Butoh dancers use breath and visualizations projected within and around the body to embody elemental forces and to explore pre-verbal sensations and experiences. It’s a form of dance that arose in Japan in the ferment of experimental art and postwar radicalism starting in the late 1950’s. You may find that this video tries your patience, but if you surrender to it, this kind of performance can alter your perception of time.
Emergence is an improvised performance by butoh dancers Corinna Brown and Craig Colorusso. Corinna is a long time friend with whom I have collaborated many times, and you’re sure to see more of her here. I videotaped this performance on May 31, 2003, at a performance at a Brooklyn loft party/art exhibit that was a fundraiser for oceanic ecology. The recorded music is by Diving Bell, a duo consisting of Craig Colorusso, also seen dancing here, and Joel Westerdale.
There was supposed to be a special spot light for this performance. I was to videotape, using Corinna’s old Sony Hi8 format camcorder. But as the performance began, the spot light failed to work. The space was almost completely dark. I wasn’t getting anything on tape. Thinking quickly, I switched the camera over to the NightShot mode, which records in monochrome in dark conditions, and pulled the Mini MagLite out of my back pocket. This is one of the tiny AAA battery ones, not very bright, but bright enough for NightShot and bright enough to let the audience see the performance in the dark loft. Holding the camera with the right hand and the light with the left, I used thumb and forefinger to change the focus of the light, causing a ring of brightness to expand and contract around the performers.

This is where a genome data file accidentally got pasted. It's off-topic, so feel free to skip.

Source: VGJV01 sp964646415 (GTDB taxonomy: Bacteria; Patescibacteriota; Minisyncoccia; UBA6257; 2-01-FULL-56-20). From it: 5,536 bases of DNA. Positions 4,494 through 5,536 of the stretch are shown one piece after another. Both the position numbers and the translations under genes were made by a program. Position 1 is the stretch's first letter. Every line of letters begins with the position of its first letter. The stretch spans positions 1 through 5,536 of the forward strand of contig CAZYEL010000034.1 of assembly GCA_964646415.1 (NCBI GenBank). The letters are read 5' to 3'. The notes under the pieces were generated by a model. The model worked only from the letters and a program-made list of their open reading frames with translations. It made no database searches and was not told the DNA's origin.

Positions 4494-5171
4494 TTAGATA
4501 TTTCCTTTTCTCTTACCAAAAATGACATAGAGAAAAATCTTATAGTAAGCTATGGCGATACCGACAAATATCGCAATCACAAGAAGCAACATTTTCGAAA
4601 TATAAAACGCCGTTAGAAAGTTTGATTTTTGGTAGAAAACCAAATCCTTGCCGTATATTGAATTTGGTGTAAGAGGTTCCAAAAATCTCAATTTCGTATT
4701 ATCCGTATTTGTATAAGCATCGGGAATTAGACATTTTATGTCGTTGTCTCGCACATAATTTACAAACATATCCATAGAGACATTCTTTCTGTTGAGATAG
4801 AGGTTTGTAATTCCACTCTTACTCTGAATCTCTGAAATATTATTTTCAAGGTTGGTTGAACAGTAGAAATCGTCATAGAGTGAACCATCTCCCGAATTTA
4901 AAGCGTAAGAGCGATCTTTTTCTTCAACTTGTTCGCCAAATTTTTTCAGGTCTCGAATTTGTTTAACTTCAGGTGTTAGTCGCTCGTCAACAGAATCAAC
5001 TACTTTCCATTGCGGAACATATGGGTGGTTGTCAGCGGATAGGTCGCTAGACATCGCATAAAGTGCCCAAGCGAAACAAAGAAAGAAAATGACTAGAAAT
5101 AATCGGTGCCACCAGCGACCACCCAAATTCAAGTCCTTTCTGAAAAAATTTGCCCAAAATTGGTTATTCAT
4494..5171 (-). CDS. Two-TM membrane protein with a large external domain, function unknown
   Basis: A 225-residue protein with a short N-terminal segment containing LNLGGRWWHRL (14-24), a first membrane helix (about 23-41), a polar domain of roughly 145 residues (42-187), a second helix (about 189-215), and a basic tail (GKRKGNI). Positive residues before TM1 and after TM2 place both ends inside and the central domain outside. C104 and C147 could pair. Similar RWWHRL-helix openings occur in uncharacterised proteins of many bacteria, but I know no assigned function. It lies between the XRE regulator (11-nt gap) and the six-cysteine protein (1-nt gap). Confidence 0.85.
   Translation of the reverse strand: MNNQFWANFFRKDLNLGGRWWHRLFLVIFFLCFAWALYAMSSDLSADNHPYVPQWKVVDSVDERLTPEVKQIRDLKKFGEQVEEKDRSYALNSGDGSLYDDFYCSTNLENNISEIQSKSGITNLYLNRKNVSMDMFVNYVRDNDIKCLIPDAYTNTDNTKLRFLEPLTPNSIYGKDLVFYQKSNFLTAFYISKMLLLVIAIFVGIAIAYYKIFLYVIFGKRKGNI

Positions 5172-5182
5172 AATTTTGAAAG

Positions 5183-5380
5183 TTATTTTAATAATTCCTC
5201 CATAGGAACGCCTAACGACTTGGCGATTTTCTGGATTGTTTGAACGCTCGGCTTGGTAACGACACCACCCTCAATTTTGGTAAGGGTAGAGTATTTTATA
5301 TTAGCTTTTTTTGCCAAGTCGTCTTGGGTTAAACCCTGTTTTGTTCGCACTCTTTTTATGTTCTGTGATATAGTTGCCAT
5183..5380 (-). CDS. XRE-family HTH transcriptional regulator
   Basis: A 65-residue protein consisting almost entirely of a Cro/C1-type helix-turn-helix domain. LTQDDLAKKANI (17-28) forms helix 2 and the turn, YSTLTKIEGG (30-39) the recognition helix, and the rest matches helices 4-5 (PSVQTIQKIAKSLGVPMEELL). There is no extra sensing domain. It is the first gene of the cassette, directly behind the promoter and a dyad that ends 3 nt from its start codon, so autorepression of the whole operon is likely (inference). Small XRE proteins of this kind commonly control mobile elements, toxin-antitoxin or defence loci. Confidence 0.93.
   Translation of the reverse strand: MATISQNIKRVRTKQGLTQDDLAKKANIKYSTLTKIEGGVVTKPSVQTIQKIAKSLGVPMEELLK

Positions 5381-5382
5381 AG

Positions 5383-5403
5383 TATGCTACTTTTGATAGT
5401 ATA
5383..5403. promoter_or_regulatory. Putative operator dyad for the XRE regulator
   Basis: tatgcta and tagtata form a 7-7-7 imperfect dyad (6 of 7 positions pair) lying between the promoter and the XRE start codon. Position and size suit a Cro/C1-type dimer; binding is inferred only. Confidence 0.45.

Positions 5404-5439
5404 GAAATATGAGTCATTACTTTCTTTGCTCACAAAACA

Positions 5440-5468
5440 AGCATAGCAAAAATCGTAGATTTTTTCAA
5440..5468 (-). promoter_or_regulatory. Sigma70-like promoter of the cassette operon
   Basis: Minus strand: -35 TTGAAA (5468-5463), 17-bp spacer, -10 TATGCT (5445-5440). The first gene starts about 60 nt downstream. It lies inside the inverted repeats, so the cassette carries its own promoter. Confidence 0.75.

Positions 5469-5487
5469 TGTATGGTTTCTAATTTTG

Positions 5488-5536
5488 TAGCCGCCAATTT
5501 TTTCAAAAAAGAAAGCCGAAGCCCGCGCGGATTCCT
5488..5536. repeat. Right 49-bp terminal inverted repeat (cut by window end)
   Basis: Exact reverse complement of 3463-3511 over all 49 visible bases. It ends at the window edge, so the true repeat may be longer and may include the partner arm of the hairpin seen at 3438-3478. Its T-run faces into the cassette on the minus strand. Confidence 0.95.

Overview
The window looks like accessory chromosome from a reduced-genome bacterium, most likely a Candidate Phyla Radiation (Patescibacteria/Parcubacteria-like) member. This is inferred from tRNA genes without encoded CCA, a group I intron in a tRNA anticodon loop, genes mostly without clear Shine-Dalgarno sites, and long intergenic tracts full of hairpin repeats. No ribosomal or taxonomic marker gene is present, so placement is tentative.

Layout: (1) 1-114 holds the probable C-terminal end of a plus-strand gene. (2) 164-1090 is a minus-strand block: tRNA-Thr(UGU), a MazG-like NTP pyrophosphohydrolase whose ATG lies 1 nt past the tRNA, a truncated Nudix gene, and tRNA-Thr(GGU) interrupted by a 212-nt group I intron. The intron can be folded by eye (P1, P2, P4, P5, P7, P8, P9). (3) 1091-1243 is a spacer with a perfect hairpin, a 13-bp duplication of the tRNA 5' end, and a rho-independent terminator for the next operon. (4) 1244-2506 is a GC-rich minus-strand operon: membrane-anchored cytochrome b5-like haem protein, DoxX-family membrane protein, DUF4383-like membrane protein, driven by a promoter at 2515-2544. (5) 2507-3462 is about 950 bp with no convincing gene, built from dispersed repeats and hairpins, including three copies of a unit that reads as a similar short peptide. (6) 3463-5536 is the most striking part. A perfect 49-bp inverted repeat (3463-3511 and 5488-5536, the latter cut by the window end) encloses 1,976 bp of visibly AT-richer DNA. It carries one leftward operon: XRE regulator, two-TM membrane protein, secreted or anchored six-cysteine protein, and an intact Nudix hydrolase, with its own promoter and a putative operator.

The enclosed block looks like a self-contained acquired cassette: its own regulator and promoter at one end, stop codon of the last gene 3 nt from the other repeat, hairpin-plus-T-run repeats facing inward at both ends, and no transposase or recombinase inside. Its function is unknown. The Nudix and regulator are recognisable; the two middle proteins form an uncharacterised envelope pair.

The look of this video is all thanks to an accident and a seat-of-the-pants solution. The eerie greenish whiteness, the looming shadows and pulsing aura, would not have been part of this video had the intended lighting not malfunctioned. And yet it’s perfect. Not only does it stylistically fit the performance in the video, I think the dim and eerie hand-held light also enhanced the live performance. The stage light would have separated the performers from the crowd and made people stand back, but the darkness drew people into it and made it more intimate.
Chaos is an artist. When she emerges to collaborate with you, do not refuse her, but welcome her and answer her openly and freely, and she will impart something better than you could have conceived.